Today the Middle East is torn apart by sectarian wars. Yet in the nineteenth century, the Middle East was more tolerant than Western Europe. In his new book Holy Lands: Reviving Pluralism in the Middle East, Nicolas Pelham, argues that the Ottoman Empire allowed religious pluralism and self determination to flourish until European powers broke the empire up into secular nation-states, a spectacular failure spawning sectarian violence since. The solution, Pelham argues is to try and revive the lost pluralist tradition.
Nicolas Pelham is The Economist’s correspondent in Jerusalem and writes on Arab affairs for The New York Review of Books. He first worked as a journalist in Cairo in 1992 and then joined the BBC Arabic Service. From 2001 to 2004 he reported for The Economist and the Financial Times in Iraq and Jordan. He is the author of A New Muslim Order (2008) and co-author with Peter Mansfield of A History of the Middle East (2010).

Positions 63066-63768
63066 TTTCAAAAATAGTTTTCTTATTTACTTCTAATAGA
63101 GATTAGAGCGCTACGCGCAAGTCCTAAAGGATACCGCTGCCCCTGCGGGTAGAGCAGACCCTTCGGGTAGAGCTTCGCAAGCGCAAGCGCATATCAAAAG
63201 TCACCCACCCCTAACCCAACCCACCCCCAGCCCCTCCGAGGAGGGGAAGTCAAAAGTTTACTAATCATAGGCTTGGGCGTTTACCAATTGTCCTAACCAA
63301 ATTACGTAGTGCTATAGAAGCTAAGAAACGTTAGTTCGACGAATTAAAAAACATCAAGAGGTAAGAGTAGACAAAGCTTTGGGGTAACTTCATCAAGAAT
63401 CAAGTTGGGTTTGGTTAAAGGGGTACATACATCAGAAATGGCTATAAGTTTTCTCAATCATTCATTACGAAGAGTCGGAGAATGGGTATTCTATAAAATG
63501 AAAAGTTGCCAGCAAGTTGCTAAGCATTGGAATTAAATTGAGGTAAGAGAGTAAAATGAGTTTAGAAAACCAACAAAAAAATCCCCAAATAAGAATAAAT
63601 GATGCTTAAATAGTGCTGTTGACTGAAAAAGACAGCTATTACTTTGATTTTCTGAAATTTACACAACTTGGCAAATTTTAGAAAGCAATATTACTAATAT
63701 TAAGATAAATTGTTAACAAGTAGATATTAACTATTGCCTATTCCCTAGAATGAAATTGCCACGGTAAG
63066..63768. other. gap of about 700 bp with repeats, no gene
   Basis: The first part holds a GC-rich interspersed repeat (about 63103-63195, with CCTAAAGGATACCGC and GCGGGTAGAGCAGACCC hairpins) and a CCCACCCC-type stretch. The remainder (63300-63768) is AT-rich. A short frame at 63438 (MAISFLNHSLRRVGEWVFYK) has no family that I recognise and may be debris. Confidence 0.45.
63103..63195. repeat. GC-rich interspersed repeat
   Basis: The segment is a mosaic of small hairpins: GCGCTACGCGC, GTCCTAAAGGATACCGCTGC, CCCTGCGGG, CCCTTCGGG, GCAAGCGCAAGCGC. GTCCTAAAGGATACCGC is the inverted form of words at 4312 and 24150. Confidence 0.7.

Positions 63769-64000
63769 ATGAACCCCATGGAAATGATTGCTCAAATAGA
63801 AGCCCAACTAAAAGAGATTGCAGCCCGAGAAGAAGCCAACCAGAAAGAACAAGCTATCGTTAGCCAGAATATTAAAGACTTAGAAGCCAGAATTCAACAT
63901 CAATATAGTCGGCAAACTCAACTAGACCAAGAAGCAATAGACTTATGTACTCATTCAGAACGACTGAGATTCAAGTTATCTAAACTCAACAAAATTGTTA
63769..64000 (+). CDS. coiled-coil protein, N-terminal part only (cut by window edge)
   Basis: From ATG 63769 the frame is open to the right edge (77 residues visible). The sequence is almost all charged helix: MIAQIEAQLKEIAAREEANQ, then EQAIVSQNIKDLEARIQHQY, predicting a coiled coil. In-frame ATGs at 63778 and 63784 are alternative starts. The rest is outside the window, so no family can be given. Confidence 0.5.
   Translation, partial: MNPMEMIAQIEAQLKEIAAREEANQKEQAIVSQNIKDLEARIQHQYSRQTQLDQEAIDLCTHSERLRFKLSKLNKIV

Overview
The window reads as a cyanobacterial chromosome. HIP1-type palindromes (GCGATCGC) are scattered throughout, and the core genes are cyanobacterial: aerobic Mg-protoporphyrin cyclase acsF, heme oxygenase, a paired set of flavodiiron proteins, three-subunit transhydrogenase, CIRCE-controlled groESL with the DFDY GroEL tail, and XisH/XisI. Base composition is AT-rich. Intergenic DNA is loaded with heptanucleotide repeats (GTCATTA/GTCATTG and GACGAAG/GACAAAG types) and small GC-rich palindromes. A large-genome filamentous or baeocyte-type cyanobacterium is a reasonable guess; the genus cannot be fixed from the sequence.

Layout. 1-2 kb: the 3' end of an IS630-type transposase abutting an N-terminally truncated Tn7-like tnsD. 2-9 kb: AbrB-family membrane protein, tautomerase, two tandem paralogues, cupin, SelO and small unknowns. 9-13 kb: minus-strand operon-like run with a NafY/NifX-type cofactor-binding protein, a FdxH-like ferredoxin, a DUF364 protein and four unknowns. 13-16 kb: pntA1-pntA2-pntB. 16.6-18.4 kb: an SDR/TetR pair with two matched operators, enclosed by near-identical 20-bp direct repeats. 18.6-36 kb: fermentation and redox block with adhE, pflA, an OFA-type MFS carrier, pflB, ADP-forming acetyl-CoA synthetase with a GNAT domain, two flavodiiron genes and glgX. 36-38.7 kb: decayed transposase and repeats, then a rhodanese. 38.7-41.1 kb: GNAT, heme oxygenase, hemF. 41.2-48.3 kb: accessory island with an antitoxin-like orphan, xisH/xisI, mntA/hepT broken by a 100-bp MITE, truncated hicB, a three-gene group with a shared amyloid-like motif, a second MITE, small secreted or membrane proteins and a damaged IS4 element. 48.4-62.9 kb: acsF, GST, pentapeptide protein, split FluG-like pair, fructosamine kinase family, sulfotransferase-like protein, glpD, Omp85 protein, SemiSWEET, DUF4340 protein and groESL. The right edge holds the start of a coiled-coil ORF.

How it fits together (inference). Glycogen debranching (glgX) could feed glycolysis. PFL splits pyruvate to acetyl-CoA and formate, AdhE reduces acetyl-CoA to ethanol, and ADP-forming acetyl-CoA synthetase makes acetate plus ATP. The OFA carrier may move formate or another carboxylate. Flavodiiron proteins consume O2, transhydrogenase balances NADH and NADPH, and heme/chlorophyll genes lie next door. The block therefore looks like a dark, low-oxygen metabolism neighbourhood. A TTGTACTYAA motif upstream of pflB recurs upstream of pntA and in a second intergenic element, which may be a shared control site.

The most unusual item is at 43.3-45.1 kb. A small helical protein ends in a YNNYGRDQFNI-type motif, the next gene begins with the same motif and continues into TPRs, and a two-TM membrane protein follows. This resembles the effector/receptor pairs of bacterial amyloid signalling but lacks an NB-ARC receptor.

New America is pleased to welcome Mr. Pelham for a discussion of his book and pluralism in the Middle East.
Copies of the book will be available for purchase by check or credit card.
Jerusalem Correspondent, The Economist
Author, Holy Lands: Reviving Pluralism in the Middle East
Moderator:Nadia Oweidat, Ph. D.
Smith Richardson Fellow